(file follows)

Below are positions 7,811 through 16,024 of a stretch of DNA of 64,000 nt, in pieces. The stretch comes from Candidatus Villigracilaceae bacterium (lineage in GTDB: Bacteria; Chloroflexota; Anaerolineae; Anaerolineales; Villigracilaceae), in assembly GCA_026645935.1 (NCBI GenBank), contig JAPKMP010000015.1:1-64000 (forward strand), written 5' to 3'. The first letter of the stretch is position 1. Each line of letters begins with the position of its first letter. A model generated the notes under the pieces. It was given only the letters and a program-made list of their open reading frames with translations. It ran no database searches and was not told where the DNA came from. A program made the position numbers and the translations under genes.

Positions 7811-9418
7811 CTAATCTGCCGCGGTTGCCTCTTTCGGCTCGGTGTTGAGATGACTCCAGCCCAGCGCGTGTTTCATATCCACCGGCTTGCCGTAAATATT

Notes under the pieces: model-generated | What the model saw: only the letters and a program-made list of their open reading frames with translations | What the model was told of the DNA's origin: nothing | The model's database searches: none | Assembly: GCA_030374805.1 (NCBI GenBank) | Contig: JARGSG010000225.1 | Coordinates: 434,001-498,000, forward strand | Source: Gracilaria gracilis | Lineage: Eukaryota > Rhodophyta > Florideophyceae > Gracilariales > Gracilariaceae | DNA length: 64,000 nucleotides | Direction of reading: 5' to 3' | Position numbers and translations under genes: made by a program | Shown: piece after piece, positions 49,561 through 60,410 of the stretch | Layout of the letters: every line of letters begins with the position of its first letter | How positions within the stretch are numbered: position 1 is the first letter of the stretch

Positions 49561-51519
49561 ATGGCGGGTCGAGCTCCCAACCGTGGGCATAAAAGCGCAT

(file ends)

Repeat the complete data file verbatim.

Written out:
Below are positions 7,811 through 16,024 of a stretch of DNA of 64,000 nt, in pieces. The stretch comes from Candidatus Villigracilaceae bacterium (lineage in GTDB: Bacteria; Chloroflexota; Anaerolineae; Anaerolineales; Villigracilaceae), in assembly GCA_026645935.1 (NCBI GenBank), contig JAPKMP010000015.1:1-64000 (forward strand), written 5' to 3'. The first letter of the stretch is position 1. Each line of letters begins with the position of its first letter. A model generated the notes under the pieces. It was given only the letters and a program-made list of their open reading frames with translations. It ran no database searches and was not told where the DNA came from. A program made the position numbers and the translations under genes.

Positions 7811-9418
7811 CTAATCTGCCGCGGTTGCCTCTTTCGGCTCGGTGTTGAGATGACTCCAGCCCAGCGCGTGTTTCATATCCACCGGCTTGCCGTAAATATT

Notes under the pieces: model-generated | What the model saw: only the letters and a program-made list of their open reading frames with translations | What the model was told of the DNA's origin: nothing | The model's database searches: none | Assembly: GCA_030374805.1 (NCBI GenBank) | Contig: JARGSG010000225.1 | Coordinates: 434,001-498,000, forward strand | Source: Gracilaria gracilis | Lineage: Eukaryota > Rhodophyta > Florideophyceae > Gracilariales > Gracilariaceae | DNA length: 64,000 nucleotides | Direction of reading: 5' to 3' | Position numbers and translations under genes: made by a program | Shown: piece after piece, positions 49,561 through 60,410 of the stretch | Layout of the letters: every line of letters begins with the position of its first letter | How positions within the stretch are numbered: position 1 is the first letter of the stretch

Positions 49561-51519
49561 ATGGCGGGTCGAGCTCCCAACCGTGGGCATAAAAGCGCAT